The Pavement Politics
of Avoiding Strangers
In less than 20 years, the majority of the world population will be living in cities. Way before that happens, though, we’ve already become skillful at a very subtle art: building invisible walls between ourselves. We do that through a variety of strategies, so to avoid any unintended contact with strangers.
Research now is focused on the impact of such tactics on the inevitable interactions of our daily lives. Thus, what kind of anti-social gymnastics we engage when commuting? How do we intuitively prevent sidewalk collisions? What may disturb this balance and cause us to have our noses broken?
Well, we probably won’t answer these questions to your full satisfaction, mind you. Mainly, because any number of scientific studies required to correctly determine the causes for such street strategy is still being developed through trial and error. And much hasn’t even been correctly formulated yet.
Also, even though most urbanites, which up to 2008 were evenly split with countryside dwellers, have been mastering these techniques out of the need for survival, few are even aware of what they do and why. We just learn very early on that we shouldn’t mess up with people we don’t know, period.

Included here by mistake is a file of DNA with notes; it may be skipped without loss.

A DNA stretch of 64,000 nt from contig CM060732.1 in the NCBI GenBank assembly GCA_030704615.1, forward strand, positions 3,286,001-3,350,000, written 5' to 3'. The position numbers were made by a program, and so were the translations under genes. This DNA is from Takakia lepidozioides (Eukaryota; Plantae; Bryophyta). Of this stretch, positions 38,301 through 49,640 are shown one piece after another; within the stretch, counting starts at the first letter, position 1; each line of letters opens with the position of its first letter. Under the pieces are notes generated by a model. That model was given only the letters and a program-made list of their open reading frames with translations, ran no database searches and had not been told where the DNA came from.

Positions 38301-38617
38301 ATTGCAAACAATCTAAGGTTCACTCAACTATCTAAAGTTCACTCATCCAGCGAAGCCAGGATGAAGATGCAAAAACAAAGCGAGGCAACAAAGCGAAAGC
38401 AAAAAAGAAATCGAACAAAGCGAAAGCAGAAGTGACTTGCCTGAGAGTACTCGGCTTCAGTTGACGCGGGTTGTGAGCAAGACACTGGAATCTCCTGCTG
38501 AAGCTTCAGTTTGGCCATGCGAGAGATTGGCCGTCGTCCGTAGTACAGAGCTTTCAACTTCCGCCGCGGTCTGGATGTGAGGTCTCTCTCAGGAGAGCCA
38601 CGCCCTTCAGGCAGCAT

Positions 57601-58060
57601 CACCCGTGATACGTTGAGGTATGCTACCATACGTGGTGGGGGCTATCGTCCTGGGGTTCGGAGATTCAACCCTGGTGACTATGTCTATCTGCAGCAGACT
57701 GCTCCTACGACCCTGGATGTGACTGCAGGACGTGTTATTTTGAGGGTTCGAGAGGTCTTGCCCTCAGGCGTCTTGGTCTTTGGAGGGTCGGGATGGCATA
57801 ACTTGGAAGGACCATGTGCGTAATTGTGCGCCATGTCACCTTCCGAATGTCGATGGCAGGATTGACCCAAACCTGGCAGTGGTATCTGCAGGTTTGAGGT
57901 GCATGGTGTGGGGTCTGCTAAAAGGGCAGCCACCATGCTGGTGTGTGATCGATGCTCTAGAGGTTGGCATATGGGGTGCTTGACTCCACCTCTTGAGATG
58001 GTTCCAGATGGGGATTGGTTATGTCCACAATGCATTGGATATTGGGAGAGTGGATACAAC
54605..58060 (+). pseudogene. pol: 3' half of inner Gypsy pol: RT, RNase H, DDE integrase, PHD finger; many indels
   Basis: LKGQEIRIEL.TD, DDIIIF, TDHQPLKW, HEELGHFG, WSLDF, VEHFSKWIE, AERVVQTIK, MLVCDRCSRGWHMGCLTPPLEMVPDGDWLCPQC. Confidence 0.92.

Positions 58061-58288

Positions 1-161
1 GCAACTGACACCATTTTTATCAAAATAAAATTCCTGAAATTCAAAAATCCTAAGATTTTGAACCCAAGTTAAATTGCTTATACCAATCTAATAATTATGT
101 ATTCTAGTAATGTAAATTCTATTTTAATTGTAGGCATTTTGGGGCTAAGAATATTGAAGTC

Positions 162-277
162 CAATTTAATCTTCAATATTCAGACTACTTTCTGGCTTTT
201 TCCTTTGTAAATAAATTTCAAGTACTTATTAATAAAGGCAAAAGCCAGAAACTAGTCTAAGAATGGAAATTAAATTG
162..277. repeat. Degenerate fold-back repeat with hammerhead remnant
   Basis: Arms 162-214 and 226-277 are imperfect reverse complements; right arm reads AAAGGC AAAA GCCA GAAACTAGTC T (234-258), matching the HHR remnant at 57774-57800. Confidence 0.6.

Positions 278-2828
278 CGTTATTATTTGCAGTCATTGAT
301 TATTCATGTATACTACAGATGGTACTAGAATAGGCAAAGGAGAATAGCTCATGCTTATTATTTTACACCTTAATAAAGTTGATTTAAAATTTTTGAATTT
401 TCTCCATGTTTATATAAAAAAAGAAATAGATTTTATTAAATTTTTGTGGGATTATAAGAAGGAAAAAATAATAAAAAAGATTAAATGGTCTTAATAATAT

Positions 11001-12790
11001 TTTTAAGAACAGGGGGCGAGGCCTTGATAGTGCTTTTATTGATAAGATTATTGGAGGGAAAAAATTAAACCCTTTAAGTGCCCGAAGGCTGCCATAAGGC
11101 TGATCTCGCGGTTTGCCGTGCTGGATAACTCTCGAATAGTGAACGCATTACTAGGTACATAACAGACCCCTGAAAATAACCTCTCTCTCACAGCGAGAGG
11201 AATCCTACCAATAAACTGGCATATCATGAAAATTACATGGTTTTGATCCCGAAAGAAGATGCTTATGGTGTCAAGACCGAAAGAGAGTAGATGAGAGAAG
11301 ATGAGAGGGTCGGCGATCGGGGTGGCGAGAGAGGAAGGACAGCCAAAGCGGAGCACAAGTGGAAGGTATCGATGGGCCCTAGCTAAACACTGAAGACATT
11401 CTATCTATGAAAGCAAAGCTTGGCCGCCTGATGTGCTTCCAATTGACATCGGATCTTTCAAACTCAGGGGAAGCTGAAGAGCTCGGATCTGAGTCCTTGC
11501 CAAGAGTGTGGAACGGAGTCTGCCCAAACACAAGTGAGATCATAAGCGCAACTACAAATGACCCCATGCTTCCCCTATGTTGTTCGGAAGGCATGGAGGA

Finally, there’s a multitude of factors that do influence research on human behavior. And in talking about the millions of casual outdoor exchanges we go through in a single day, the element of randomness always accounts for a huge percentage in its final outcome.
(We’re now a few graphs deep into this theme, and the first doubts begin to creep in on whether we’ll be ever find a decent way out of this line of thought. Bear with us, for even if we’re not completely making up as we go along, there’s a part of this whole rationale that is, well, pretty irrational. Invisible walls? Casual interactions? Dear heavens.)
Anyway, let’s just get to the three main points of this post: what we do to prevent our so-called personal space to be invaded while commuting. How we avoid clashing with each other, and just like good ants, manage to navigate a limited space populated by hundreds of people. And how having prior information about which way someone will go, may make us unsure of how to respond to it.
THOSE STRANGERS ON A TRAIN